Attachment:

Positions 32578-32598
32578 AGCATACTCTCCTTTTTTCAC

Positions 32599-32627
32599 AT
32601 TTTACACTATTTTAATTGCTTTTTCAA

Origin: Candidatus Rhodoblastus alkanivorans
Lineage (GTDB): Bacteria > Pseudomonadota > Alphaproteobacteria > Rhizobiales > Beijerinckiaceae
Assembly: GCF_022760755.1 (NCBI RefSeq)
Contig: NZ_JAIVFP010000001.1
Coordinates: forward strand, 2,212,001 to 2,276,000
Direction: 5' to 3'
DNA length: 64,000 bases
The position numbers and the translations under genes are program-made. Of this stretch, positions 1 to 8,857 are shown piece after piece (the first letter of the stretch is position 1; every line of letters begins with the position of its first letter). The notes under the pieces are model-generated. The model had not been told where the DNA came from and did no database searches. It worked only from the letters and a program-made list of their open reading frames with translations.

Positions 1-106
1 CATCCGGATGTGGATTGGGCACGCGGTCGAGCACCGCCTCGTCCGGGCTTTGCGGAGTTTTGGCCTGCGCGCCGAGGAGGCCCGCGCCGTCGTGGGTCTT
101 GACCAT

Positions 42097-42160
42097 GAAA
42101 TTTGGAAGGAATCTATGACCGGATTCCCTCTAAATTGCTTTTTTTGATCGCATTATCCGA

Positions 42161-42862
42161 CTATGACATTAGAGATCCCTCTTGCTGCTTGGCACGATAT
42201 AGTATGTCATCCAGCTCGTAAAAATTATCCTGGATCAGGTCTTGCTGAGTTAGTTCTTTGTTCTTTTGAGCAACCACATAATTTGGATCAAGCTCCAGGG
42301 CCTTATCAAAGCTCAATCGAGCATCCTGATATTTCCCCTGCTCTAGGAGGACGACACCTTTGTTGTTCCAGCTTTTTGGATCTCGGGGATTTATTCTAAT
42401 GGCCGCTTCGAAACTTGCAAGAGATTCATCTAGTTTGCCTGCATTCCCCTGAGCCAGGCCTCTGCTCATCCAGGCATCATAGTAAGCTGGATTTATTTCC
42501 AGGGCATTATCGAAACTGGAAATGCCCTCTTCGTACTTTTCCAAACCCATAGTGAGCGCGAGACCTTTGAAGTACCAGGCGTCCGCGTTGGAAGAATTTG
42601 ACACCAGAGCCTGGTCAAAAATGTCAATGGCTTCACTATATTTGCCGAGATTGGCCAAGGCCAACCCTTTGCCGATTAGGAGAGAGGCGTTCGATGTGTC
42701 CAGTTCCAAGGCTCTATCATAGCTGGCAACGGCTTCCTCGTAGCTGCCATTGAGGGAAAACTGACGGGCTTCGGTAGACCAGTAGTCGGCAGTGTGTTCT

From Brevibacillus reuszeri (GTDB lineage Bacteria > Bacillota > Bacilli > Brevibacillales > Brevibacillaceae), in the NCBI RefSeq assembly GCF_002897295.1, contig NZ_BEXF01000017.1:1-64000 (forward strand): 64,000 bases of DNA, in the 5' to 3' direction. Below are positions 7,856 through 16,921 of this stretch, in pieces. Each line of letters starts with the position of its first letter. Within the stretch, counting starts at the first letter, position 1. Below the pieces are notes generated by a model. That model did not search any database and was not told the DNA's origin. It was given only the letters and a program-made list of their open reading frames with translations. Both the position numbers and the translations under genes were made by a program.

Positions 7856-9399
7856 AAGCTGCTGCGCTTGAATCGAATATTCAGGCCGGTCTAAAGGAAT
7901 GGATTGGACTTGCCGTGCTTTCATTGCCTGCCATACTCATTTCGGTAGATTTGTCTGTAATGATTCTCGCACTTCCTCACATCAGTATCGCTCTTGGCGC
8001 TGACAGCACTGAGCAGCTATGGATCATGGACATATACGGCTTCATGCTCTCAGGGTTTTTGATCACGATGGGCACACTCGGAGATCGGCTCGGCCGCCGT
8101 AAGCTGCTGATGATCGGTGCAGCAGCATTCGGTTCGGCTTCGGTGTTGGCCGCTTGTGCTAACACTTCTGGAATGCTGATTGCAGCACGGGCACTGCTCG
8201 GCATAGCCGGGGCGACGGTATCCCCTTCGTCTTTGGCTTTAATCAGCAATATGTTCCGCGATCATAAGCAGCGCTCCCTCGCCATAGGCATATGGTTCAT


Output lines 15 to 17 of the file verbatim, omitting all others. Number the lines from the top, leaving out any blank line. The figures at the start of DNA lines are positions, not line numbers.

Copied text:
1 CATCCGGATGTGGATTGGGCACGCGGTCGAGCACCGCCTCGTCCGGGCTTTGCGGAGTTTTGGCCTGCGCGCCGAGGAGGCCCGCGCCGTCGTGGGTCTT
101 GACCAT

Positions 42097-42160